T 969/14: Partial transfer of priority

In T 969/14, the right to claim priority from an application A1, insofar as a specific embodiment is concerned, was transferred from an assignor to an assignee. Based on G 1/15, the Board concluded that a partial priority right had been validly transferred (e.g., a bike made of aluminum), while the residual partial priority right (the bike made of metal different from aluminum) remained with the assignor. For this reason, the competent Board ruled that the broad priority claim (“bike made of metal”) of the assignor’s patent was partially invalid (insofar as the “bike made of aluminum” was concerned) because the assignor no longer held the priority right for the specific embodiment. 

Under such circumstances, one might solve this problem by limiting the claimed scope to match the scope of the partial priority right. However, limiting the scope claimed in such a way may not be possible in view of the EPO’s strict approach regarding added subject matter. Therefore, transfer of a partial priority right may create a situation where the value of the potential patent is greatly reduced.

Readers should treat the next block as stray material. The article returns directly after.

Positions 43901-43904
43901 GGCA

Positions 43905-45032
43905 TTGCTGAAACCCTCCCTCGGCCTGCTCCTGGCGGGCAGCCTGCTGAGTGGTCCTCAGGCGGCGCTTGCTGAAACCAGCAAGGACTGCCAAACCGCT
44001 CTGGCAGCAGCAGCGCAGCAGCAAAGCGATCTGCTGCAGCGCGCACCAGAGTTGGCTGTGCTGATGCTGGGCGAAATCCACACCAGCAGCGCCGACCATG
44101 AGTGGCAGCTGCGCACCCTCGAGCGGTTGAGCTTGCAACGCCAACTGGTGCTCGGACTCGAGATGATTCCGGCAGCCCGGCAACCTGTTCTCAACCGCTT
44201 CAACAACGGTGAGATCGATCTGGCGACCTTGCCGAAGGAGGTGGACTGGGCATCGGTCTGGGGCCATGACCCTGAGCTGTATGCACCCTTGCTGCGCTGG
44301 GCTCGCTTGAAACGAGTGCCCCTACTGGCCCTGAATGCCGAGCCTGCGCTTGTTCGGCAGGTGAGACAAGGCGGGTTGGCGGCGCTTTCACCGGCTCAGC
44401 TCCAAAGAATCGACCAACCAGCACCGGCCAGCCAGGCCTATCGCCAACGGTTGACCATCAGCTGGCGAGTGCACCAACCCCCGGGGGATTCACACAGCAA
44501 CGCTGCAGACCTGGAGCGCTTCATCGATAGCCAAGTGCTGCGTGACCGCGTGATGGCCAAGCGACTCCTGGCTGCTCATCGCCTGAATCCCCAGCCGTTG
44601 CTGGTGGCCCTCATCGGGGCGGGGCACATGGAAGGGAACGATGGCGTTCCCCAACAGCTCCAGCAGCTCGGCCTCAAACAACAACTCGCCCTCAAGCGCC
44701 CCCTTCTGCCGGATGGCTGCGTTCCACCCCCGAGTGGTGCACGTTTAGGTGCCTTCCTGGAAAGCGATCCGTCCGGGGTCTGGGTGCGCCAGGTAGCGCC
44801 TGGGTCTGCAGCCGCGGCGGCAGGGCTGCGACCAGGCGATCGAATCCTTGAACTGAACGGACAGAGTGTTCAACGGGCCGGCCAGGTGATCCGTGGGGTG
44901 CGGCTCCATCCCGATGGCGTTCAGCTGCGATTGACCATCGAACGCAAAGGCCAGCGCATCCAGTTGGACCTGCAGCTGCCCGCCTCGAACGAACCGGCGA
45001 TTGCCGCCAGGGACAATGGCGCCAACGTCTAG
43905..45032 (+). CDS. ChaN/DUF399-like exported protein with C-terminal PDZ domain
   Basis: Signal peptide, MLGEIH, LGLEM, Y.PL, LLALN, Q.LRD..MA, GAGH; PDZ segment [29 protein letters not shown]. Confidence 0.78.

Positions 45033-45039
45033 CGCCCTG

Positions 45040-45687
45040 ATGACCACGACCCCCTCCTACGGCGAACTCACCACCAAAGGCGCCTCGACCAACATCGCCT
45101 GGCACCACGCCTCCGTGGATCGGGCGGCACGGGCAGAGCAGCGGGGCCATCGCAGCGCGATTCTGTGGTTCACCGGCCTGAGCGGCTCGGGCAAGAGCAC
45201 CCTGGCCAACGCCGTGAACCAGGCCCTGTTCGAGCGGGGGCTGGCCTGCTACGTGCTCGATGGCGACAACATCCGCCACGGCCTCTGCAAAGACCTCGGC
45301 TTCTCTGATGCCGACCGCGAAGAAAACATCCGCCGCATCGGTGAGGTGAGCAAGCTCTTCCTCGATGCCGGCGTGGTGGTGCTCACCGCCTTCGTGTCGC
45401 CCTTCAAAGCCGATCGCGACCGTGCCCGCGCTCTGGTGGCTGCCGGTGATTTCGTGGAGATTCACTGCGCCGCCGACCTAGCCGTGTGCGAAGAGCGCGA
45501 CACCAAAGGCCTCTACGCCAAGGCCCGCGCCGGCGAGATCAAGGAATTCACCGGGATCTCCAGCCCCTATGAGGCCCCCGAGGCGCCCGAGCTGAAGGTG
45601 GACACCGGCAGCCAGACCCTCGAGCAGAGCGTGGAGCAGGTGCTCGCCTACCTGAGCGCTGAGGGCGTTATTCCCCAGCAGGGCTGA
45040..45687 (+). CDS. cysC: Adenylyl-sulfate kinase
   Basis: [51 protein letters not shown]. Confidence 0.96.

The decision in T 969/14 is now incorporated into the 2022 EPO Guidelines.

Comments and conclusion

While the EPO’s now-established practice towards partial priority is rather lenient, the examples illustrated above highlight the importance of paying close attention to issues concerning priority claims, both in terms of the substantive requirements as well as formal requirements, as we earlier discussed here.

In particular, applicants should continue to bear in mind that, despite the discussion of priority in the Guidelines for Examination, EPO examining divisions rarely investigate the validity of a priority claim thoroughly before grant. If priority is a contentious issue, it is typically raised in post-grant proceedings, at which time the stakes are higher and the patentee’s hands are somewhat tied by stricter rules on the kinds of amendments that can be made to a patent compared to an application.

(For your ease of reference, last week´s Lexology article on updates to the Guidelines related to amendments to the description can be found here.)